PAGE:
foodpyramidcircus1

Healthy Is In the Eye of The Beholder

foodpyramidcircus1KLIKKIU.NET – According to the old saying:  Beauty is in the eye of the beholder.

“Healthy” also seems to be in the eye of the beholder, especially when that beholder is a scientist pushing the latest theory on what’s good for us and what’s not.

Take this pop quiz to test your health knowledge:

  1. Soy is:
    1. Good for you – it prevents heart disease
    2. Bad for you – it causes cancer
  2. Caffeine is:
    1. Good for you – it improves brain function and prevents certain cancers
    2. Bad for you – it leads to early death
  3. Alcohol is:
    1. Bad for you – it increases risk of liver damage and some cancers
    2. Good for you – it prevents heart disease
  4. Cigarettes are:
    1. Bad for you – they cause cancer
    2. Good for you – they decrease appetite

If you answered “A” to all questions, congratulations – you got 100%!

If you answered “B” to all, don’t feel bad – you’re also 100% right!  Science has held each one of these positions at various times; often at the exact same time.   When it comes to defining what’s healthy and what’s not, science has done more flip-flopping than a political candidate after the election.

Even the trusty food pyramid has changed over the years.  It used to have four tiers with the biggest portion devoted to bread and cereal.  Ten years later they changed the proportions, flipped the pyramid sideways, and made it look like a circus tent.  Now experts have trashed the pyramid altogether in favor of a plate.  How is the average Joe supposed to know what to think?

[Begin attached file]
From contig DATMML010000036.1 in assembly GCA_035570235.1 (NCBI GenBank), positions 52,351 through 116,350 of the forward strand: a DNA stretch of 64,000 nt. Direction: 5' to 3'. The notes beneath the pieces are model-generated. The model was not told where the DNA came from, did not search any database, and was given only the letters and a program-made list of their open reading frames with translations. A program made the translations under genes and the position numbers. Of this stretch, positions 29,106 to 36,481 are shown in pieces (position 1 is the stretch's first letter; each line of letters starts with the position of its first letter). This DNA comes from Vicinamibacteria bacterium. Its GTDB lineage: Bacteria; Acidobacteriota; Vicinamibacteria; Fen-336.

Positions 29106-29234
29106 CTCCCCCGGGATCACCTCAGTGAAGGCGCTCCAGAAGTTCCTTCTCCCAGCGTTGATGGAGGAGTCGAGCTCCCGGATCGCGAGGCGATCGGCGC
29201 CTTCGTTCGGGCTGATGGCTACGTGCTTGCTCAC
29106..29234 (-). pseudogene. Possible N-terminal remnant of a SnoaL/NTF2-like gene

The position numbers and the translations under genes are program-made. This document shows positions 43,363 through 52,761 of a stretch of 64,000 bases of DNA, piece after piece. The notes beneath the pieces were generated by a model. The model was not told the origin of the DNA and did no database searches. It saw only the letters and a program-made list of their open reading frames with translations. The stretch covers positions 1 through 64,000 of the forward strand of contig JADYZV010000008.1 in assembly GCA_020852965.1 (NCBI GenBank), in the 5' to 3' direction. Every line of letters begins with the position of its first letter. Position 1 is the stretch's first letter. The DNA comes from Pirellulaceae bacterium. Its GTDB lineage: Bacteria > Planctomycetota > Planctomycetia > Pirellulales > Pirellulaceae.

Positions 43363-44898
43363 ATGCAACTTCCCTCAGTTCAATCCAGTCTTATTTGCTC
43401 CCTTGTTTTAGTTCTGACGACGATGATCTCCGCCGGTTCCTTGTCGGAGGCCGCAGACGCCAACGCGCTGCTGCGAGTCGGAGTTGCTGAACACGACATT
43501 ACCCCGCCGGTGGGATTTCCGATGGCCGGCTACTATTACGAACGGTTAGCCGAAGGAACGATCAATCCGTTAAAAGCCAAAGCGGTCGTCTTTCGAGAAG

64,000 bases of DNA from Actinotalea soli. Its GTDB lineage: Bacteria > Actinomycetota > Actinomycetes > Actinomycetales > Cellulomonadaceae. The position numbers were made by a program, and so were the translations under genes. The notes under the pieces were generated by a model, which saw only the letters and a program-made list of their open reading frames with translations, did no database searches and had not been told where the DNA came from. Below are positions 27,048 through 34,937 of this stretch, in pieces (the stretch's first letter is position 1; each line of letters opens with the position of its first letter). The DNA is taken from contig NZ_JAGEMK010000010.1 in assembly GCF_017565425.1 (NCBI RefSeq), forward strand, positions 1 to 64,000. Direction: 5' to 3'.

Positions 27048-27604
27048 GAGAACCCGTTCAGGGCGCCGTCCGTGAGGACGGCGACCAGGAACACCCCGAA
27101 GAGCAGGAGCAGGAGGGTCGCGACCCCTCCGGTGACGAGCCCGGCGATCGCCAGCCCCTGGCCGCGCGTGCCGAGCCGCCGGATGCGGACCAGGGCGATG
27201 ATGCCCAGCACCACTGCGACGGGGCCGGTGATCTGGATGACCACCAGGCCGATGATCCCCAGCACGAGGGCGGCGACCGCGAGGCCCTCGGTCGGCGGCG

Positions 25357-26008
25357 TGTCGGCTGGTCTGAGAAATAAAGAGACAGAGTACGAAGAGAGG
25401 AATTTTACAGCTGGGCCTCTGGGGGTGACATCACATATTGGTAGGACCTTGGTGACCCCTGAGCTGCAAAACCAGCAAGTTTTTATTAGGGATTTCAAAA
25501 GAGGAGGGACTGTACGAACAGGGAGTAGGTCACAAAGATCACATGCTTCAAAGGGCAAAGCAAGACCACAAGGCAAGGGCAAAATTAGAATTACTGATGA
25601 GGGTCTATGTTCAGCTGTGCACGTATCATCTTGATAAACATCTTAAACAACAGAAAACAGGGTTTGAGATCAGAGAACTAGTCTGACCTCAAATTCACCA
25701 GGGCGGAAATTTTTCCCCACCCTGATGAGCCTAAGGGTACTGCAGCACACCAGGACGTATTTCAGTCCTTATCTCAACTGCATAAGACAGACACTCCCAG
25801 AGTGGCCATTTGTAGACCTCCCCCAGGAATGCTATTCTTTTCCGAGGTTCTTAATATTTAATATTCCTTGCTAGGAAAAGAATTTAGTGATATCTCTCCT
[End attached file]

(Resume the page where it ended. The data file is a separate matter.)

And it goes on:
Science is clueless.  We’re just as likely to get it right by making up our own rules…and so I have.

Introducing the Peg-o-Leg Recommended Food Pyramid.  I’ve used the original 4 layer concept to reinvent the pyramid, incorporating the most important food groups.  From bottom to top:

  • Bottom layer: The entire structure is anchored by this, the most important food group: chocolate.

Here you’ve got your double chocolate layer cakes, Little Debbie treats, Moose Tracks Ice Cream and the occasional box of Godiva or other good chocolates received as gifts.  6-11 servings per day.

  • Second layer: The next layer is split between grains and milk.

Grains include donuts, eclairs, bakery bread and waffles.  Some think we should include pizza here because of the crust, especially Chicago style, but the scientific community is split on this.  3-5 servings per day.

Milk includes ice cream (note a perfectly acceptable overlap with the chocolate layer) cheese (in blintzes, fondues or with mac,) and hollandaise sauce.   2-4 servings per day.

  • Third layer: This layer is split between steak and appetizers.

Steak includes prime rib (with creamy horseradish sauce,) rib eyes and Chateaubriand when at a fancy restaurant on an expense account or when someone else is buying.   2-3 servings per day.

Appetizers include onion rings, mushrooms, cheese, pickles and anything else battered and fried.  It also includes that spinach/artichoke dip that makes you think it’s healthy because it contains green veggies, but because of the chips, cheese and cream packs on 3700 calories per serving.  This category encompasses pretty much the first couple of menu pages at Applebee’s, Chi-Chi’s, and all the rest of the fern bar restaurant chains.  2-3 servings per day.

  • Top layer: This small layer consists of fish, veggies, beans, yogurt and grains that are not donuts. These should be consumed sparingly.

I’m considering writing a book on my new, healthy living food pyramid.  With everybody so health conscious nowadays, I bet it would sell like hotcakes…with plenty of butter and syrup.

 

 

https://kenikmatanpria.wordpress.com/

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